This is how ‘Richard Stark’ (that is, US thriller writer Donald Westlake) introduces his most famous creation, Parker, in the first of the many novels dedicated to him, The Hunter (1962). Parker is walking across the George Washington Bridge, having refused the offer of a lift (‘the guy said “screw you, buddy” and yanked his Chevy back into the stream of traffic’):

This is, it’s superfluous saying so, great writing: the echt hard-boiled concision and vividness. Although, having said that — it’s not all that concise, is it: dwelling rather repetitiously on the holes in his socks and footwear, say…

Here’s something I don’t get about Twitter (I mean, I should say, here is one of the many things I don’t get about Twitter …) — the way people brag about blocking other users. The way they boast about it. The way they announce it, like it’s a commendable thing they are doing. The way their twitter-friends applaud them.


I don’t mean to be performatively dense. Twitter might be, for you, a kind of friendzone, which is fair enough. It may be a place you go digitally to hang-out with people you like, for a sense of community, support…

“Falstaff with Doll Tearsheet” by Henry Fuseli

Fuseli’s illustration, there, to Henry IV Part 2, Act 2 scene 4. Doll, of course, is a prostitute at the Blue Boar. I have a theory about her name. Ah, but do we even need a theory? It has after all been read as a straightforwardly descriptive moniker:

Her surname is suggestive of her activities … Stanley Wells and Eric Partridge say she is “so called, either because she tore the bed-sheets in her amorous tossings or because her partners did so while consorting with her”. According to René Weis, “Tearsheet’ has been read as a misprint for ‘Tearstreet’ (i.e…

‘Borgesian’, say the critics. ‘Marvellous … dream-haunting … compelling’ they say (I’m quoting from three separate reviews from the mainstream press here, though sparing the blushes of the reviewers by not naming them). ‘Unlike anything else in fiction today,’ declares the same reviewer who earlier insisted that The Model was Borgesian: a combination of judgments that strikes me as frankly contradictory, but what do I know? …

You can’t promote inclusivity by excluding people. This is not merely a matter of semantics. On the contrary, it is, I’d say, one of the great social, cultural, identitarian issues of our time. What you promote by exluding people from your group is purity. If excluding people (naturally, so far as you are concerned, you’re only talking about excluding the wrong kind of people) is your thing, then own it, accept that you are seeking a kind of purity. Don’t lie to yourself or others by announcing that you are seeking inclusivity.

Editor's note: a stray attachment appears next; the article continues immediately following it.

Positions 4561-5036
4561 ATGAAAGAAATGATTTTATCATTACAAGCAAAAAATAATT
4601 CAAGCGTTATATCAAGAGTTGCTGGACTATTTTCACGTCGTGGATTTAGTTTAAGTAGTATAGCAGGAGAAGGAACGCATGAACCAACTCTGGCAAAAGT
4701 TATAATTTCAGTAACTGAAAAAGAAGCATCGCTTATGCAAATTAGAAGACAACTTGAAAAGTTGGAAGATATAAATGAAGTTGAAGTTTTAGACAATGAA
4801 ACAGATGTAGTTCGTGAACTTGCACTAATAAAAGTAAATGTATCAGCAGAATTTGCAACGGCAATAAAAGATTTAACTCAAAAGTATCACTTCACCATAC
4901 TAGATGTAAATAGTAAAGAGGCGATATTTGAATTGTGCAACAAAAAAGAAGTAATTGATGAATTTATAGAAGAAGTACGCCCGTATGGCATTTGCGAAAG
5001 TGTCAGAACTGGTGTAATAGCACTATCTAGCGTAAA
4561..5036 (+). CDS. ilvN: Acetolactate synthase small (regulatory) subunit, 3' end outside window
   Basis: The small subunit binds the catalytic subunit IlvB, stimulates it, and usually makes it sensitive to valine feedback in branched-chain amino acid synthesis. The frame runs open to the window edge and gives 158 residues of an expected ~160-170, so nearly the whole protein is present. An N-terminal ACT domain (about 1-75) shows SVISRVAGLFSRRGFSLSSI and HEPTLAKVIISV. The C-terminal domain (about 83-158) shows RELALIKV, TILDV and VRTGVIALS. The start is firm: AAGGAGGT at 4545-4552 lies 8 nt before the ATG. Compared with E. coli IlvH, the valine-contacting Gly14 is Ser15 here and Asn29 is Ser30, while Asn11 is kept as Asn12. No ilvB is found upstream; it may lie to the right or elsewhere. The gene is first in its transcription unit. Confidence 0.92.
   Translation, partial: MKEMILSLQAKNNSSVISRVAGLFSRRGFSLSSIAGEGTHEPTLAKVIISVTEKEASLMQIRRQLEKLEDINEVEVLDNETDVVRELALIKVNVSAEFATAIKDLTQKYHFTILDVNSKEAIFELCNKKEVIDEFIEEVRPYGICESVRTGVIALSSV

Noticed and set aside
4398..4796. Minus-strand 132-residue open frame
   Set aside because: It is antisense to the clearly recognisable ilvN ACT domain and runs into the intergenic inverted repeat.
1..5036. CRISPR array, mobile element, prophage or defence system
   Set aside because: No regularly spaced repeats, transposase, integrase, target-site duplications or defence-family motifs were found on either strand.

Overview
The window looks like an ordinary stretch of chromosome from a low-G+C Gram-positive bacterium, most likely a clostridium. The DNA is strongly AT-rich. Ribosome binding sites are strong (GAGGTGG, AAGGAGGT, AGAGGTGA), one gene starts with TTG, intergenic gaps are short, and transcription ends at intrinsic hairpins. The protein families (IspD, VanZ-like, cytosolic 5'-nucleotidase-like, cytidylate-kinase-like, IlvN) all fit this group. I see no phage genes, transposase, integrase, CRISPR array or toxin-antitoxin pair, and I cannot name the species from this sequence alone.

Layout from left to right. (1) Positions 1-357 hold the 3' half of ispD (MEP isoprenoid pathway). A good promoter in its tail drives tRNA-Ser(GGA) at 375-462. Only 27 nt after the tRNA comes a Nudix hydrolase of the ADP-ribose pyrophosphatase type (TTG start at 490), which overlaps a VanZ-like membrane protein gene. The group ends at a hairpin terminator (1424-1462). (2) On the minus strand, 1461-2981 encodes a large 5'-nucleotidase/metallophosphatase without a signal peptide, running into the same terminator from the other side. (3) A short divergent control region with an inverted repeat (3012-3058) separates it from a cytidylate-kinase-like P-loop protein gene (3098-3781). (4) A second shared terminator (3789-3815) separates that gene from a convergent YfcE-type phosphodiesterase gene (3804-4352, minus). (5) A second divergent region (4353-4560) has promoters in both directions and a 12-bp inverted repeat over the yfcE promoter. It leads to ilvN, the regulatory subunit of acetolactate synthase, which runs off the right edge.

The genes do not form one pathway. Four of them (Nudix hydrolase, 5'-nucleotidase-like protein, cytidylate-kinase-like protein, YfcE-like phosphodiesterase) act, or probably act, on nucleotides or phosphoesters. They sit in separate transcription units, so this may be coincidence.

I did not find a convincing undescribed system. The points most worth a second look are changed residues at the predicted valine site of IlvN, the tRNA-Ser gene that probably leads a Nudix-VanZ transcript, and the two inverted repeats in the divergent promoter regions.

Me, I think purity a toxic and hideous criterion to apply to human beings. But your mileage may differ.

“I cordially dislike allegory in all its manifestations, and always have done so since I grew old and wary enough to detect its presence.” Tolkien, preface to “The Lord of the Rings”


Bunyan’s Pilgrim’s Progress is an allegory. That is to say, it superposes two ways of understanding reality: a chronological lived-experience way and an allegorical spiritual way. Various things happen in the story of The Pilgrim’s Progress, people are encountered, places are visited and so on, and all of these are “allegorical” representations of various things that are happening in another story, which we can intuit from what we read but which is not specifically told: the story of a person trying to live a life true to their Christian faith in “our” world. The book is about this balance…

Here’s one promise: this review contains spoilers.

The Promise is another piece of elegantly turned Galguttian neoFaulknerism. It’s very elegantly and often very insightfully done, this novel, and it has striking and I daresay important things to say about race relations and social change in South Africa 1984-present. Not a bag of laughs, but that’s understandable given its subject.

At any rate, it strikes me as a notably Faulknerian novel, as did the last Galgut I read, In A Strange Room (the title itself is a quotation from Faulkner), not just because specific elements from the Yoknapatawphanian scribe’s oeuvre are…

[Continuing my read-through of the Waverley novels: previously on this blog, Kenilworth (1821), The Pirate (1821/22), The Fortunes of Nigel (1822) and Peveril of the Peak (1823). There are other posts on other Scotts on other blogs. These posts are lengthy and full of spoilers, so, you know: have a care.]

For the first time in his career Scott sets a novel on the European mainland — specifically, in France and Burgundy in the 1460s. The possibility of overseas sales was certainly on his mind. As Scott later readied Quentin Durward for its reissue as part of the 1831 ‘Magnum…

I’m intrigued by this 1960s Punch cover art. I wasn’t born until 1965, so the couple there could be my parents, grooving to … what, exactly?

Adam Roberts

Writer and academic. London-adjacent.

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